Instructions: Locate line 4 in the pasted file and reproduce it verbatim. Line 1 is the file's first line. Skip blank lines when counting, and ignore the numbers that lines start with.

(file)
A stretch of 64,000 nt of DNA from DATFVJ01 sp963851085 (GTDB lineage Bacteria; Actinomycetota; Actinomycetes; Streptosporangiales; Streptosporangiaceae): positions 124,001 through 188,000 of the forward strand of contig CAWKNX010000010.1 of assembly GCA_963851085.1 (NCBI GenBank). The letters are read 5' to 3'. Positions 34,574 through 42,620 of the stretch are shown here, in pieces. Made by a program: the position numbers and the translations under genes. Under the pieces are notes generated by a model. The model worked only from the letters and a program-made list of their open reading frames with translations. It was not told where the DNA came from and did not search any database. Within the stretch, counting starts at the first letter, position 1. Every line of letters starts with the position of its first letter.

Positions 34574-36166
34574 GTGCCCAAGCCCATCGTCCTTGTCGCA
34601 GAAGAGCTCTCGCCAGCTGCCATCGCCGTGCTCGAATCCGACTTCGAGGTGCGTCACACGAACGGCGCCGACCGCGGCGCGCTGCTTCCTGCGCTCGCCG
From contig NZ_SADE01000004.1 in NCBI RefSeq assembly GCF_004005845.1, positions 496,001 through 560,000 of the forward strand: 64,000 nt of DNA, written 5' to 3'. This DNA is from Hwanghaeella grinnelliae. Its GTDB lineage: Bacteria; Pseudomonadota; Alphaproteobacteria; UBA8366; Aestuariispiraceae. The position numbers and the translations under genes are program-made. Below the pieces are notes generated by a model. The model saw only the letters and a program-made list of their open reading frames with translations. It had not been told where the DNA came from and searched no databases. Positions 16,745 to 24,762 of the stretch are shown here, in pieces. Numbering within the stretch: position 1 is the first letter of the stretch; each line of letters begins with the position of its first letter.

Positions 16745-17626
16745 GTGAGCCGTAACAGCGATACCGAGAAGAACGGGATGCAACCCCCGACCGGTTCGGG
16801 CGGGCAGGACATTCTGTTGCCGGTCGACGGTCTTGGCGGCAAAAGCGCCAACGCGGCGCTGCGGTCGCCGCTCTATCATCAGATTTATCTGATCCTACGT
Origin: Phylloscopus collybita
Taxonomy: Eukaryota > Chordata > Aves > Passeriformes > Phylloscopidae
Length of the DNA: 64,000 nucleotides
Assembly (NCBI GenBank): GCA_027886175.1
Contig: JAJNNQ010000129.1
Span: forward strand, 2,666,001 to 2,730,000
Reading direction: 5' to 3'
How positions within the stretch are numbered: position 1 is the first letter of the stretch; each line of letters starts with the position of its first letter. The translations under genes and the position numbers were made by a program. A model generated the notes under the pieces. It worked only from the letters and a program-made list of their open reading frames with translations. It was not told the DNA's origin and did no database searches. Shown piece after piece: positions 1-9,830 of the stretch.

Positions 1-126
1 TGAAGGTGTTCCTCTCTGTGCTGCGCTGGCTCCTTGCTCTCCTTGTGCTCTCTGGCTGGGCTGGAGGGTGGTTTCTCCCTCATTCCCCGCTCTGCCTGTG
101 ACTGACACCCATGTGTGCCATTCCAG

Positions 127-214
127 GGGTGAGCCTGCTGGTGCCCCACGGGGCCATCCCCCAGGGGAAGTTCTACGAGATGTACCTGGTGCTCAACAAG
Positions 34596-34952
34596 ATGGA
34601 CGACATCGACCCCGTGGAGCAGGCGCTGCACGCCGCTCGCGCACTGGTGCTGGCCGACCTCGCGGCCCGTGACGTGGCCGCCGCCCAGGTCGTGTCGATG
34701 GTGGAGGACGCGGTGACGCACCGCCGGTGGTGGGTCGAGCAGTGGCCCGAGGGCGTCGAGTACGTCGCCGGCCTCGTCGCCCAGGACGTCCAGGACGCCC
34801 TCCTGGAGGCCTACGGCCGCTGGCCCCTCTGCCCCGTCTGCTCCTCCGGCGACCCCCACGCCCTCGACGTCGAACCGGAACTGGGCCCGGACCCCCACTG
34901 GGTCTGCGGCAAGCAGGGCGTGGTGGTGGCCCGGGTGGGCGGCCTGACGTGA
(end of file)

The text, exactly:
34601 GAAGAGCTCTCGCCAGCTGCCATCGCCGTGCTCGAATCCGACTTCGAGGTGCGTCACACGAACGGCGCCGACCGCGGCGCGCTGCTTCCTGCGCTCGCCG